As for our kids, we cannot praise them enough, even for the slightest little gain. We glorify, honor and adore them. We pay tribute with trophies, heap accolades upon them and hold them in great esteem. I often wonder what this young adult feels like during their first job when no trophies or accolades come their way, as is often the case even when we’ve done well.
If our kid falls short “in any way”, we must be careful not to condemn the bad behavior. We must not criticize for fear they will find someone else in which to take their troubles.
If the behavior is beyond our control and goes outside of the home, we can release ourselves and simply blame his or her influences. Suzie fell in with a bad group at school. The teachers and administrators had it out for poor Johnny. The law was always against him. There are too many guns in the nation, or television violence is certainly to blame. The latter is something I’m quick to use.
In short we always praise our virtues, but blame the influences when we fall short.
If your head is spinning, trying to gather your thoughts around all of this, then join the club. All I can say is it used to be more clear. No one ever worried about the Boomers self-esteem. Criticism came in heaps, and it was all of us against all the adults. Period.
No wonder we became so “anti-establishment”. The pendulum swung way too far, I’m afraid.
Influence means the capacity to have an effect on the character, development or behavior of someone or something. What seems to be conveniently left out of all of this is the influence of parents on their children, which I believe brings it all back to home (pun intended).
As parents we have that capacity. I’ll start with my pet peeve. We can turn off the TV. If it is really a problem, stop paying for cable and use Netflix to make sure they only see what you approve. Parenting means sacrifice sometimes.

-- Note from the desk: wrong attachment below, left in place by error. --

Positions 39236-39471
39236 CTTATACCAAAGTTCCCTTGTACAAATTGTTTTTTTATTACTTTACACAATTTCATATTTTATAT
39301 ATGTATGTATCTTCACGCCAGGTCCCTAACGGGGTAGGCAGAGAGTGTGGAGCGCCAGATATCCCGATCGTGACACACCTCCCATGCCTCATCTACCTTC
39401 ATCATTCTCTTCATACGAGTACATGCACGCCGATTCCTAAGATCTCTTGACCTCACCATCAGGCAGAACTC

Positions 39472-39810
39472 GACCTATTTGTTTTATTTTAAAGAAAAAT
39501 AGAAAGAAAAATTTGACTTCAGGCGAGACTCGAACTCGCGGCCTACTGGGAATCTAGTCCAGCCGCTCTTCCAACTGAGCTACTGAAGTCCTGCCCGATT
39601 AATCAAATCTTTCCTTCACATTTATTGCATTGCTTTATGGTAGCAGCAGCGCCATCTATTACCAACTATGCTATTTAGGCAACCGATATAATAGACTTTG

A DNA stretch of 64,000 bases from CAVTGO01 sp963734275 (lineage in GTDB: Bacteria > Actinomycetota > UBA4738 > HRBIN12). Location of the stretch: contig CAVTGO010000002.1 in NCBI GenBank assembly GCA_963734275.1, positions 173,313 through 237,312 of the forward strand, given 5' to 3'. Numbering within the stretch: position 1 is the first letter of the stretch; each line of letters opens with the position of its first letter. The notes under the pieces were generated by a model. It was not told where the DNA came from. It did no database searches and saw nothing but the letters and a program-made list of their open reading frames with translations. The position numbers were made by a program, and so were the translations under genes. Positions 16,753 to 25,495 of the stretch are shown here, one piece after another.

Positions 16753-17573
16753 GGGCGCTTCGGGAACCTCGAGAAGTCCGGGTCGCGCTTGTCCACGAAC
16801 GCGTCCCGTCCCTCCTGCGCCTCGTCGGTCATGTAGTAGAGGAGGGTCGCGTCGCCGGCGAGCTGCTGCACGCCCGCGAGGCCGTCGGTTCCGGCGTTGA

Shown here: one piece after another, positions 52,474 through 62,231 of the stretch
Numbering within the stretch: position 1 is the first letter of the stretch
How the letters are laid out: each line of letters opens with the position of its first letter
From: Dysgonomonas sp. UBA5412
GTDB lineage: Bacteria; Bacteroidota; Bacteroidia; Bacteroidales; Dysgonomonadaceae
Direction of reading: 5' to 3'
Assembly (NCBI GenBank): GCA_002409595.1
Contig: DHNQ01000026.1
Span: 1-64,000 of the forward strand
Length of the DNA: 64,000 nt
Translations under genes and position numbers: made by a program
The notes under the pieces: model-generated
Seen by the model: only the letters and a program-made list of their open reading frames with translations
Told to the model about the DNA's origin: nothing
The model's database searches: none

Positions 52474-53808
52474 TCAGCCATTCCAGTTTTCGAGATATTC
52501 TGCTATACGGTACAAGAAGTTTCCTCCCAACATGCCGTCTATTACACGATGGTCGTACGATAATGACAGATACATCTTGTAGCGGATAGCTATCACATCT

We can teach them right from wrong. Every moment of a child’s life can be a teachable moment. Does it make you tired just thinking about it? Well, raising kids is hard work. No doubt about it!
We need to critize if it is needed; but constructive criticism is better, though I’m not sure they’ll understand the difference until they mature.
Pay attention! Apply pressure when needed. As someone from the Boomer generation, I think this maybe one of our shortcomings. I believe we thought incorrectly that if we played it cool, the kids would come around sooner or later. Well, some of us are still waiting.
Quit blaming the teachers or the school. There was never any doubt in my mind that my parents were on the teacher’s side. I only remember one time when they weren’t and that was when a teacher spanked one of my sisters and left marks on her, which is something my parents never did. Oh they spanked all right, but they never left a bruise.
They didn’t sue. They didn’t call the school board. They didn’t call the newspaper, nor did they call for the teacher’s removal. They simply went to the principal privately and asked him to say something to her. They also moved my sister to another class.
Above all, be honest with yourselves, your children and all others. Looking back, that is what I remember most about my wonderful parents. If they didn’t like it, there was no subterfuge. They made sure I knew it. Parents need to lead by example. If we face our circumstances honestly, that may be the best example of all.
The pendulum seems to have swung too far in the other direction from which I was raised. It is time for our children to bring it back some. There has to be middle ground here.